Film critics on 'Morning Glory': Hollywood has a bad case of Knock Off Fever
When my 12-year-old asked me last week if he could see "Due Date," I told him I'd be happy to take him one night, but only after he'd prepped himself for the experience by watching "Planes, Trains and Automobiles." As virtually every critic in America took note of in their reviews last weekend, "Due Date" is a thinly veiled rip-off of the wondrous 1987 John Hughes movie, which finds Steve Martin and John Candy stuck together on a series of cross-country misadventures. (My son, who'd never really seen John Candy in all his glory, can't wait to watch "Uncle Buck" next.)
Needless to say, critics were largely united in their opinion that "Due Date" was a pallid imitation of the original. But little did they know that this week would deliver "Morning Glory," yet another example of Hollywood's new Knock Off Cinema. It seems that today's studio bosses, not content with churning out a never-ending stream of remakes and sequels, have now decided that even flimsy retreads of 20-plus-year-old movies can be passed off as original stories.
If you go to Rotten Tomatoes, the movie review aggregation site, you'd be hard pressed to find a review of "Morning Glory" that doesn't compare it--unfavorably--to "Broadcast News," James Brooks' 1987 comedy masterpiece, which, like "Morning Glory," offers a romantic comedy take on the dumbing down of TV news. Of course, this being Hollywood 2010, even the dumbing down has been dumbed down. In "Due Date," the comedy is cruder and noisier than "PT&A" while in "Morning Glory," written by Aline Brosh McKenna, the relationships are blander and oozing with far more sitcom shallowness than anything in "Broadcast News."
Nearly every "Morning Glory" review takes note of the debt the film owes to "Broadcast News," but no critic did a better job of capturing its clumsy ersatzness than Entertainment Weekly's Owen Gleiberman, who had this to say:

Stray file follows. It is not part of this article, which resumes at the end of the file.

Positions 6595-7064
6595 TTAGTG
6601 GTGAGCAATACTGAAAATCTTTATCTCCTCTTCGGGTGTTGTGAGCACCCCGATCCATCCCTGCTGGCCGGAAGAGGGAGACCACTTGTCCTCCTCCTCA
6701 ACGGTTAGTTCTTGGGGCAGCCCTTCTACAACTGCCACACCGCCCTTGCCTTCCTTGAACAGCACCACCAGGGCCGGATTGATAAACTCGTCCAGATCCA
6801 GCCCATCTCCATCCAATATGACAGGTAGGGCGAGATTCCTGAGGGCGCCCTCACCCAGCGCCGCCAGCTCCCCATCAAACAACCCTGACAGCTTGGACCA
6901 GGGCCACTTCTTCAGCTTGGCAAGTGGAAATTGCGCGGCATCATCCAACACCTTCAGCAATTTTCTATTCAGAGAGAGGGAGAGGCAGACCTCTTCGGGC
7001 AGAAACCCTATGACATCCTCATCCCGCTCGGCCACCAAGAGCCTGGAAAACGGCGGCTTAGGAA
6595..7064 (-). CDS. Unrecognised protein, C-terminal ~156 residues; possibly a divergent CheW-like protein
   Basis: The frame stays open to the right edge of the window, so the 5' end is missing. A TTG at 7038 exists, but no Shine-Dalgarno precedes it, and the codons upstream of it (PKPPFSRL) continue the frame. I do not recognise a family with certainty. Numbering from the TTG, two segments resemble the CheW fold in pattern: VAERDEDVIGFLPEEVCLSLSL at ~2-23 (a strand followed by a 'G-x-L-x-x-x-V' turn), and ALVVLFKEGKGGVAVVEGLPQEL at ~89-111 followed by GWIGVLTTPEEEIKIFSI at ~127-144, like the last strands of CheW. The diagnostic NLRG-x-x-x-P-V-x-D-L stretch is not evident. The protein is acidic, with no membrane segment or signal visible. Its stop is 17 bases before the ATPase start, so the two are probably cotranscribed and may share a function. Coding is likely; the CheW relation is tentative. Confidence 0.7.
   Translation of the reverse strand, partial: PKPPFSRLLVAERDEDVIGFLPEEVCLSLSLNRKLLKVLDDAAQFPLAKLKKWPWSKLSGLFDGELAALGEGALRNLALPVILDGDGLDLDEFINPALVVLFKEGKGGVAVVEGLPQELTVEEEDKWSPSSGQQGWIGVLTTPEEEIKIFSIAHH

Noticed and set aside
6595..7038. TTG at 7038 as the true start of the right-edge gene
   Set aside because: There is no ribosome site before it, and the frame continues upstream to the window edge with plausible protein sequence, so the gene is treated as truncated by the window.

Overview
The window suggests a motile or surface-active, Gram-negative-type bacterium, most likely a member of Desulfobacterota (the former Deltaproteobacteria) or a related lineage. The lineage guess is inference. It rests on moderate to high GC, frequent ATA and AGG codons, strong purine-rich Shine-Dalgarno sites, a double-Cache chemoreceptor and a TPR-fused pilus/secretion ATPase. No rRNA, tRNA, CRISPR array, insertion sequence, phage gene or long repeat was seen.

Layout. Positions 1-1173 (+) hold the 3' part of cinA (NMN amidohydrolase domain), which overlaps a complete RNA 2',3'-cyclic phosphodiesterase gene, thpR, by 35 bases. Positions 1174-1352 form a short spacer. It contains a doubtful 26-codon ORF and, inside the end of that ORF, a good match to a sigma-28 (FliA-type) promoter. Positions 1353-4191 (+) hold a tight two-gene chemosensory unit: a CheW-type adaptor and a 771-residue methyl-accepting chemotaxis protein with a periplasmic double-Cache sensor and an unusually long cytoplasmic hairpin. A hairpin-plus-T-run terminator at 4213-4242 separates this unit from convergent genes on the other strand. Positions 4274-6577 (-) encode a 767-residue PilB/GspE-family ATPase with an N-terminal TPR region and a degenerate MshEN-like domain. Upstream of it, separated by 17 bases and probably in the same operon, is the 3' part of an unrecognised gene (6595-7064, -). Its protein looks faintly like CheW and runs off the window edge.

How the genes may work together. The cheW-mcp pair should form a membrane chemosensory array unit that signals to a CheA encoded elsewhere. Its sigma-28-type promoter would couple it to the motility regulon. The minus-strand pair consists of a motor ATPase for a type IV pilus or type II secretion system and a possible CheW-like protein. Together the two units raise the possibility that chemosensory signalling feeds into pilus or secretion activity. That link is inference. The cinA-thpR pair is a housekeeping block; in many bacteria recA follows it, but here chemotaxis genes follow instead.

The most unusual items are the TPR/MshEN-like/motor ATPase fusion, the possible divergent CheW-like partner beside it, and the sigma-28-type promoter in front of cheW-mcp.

The end of the year tends to bring about the release of a new James L. Brooks movie or, more often than not, an imitation James L. Brooks movie — usually directed by Nancy Meyers, who I would say now makes them better than Brooks does. "Morning Glory" might be described as a fake imitation James L. Brooks movie. It's trying for the same mixture of romance and repartee and social observation, but it's pretty light on all three.... The whole film is really just a chintzy work-family sitcom.
Gleiberman's colleagues were all on high "Broadcast News" alert. The Washington Post's Ann Hornaday viewed "Morning Glory" as a huge drop-off, saying "to compare Rachel McAdams' ditsy, meaningless mannerisms to Holly Hunter crying alone at her desk...is to realize how far movies have deviated from recognizable reality." The Arizona Republic's Bill Goodykrontz calls "Morning Glory" a "slight movie that makes 'Broadcast News' look like 'All the President's Men' by comparison." USA Today's Scott Bowles dismissed the new film as "an ill-fated comedy, pollinated by 'Broadcast News' and 'Anchorman: The Legend of Ron Burgundy.' "
The Toronto Star's Peter Howell thought the film was such a lox that he not only compared it unfavorably to "Broadcast News," but to "The Mary Tyler Moore Show." The Boston Globe's Ty Burr was the most succinct of all, saying " 'Broadcast News' this ain't.' "
Thank god we have a far more original movie, "Unstoppable," coming this Friday, a film about an out-of-control train starring Denzel Washington and directed by Tony Scott, whose last film was--yikes!--about an out-of-control train too (although, in fairness, the early reviews say its story is far more accomplished than "The Taking of Pelham 123," which was a remake). Still, if you're a film critic or regular moviegoer, when you head out to the multiplex these days, you often feel like Bill Murray in "Groundhog Day," fated to relive all the same stories over and over again.
Photo: Rachel McAdams, left, with Harrison Ford in a scene from "Morning Glory." Credit: Paramount Pictures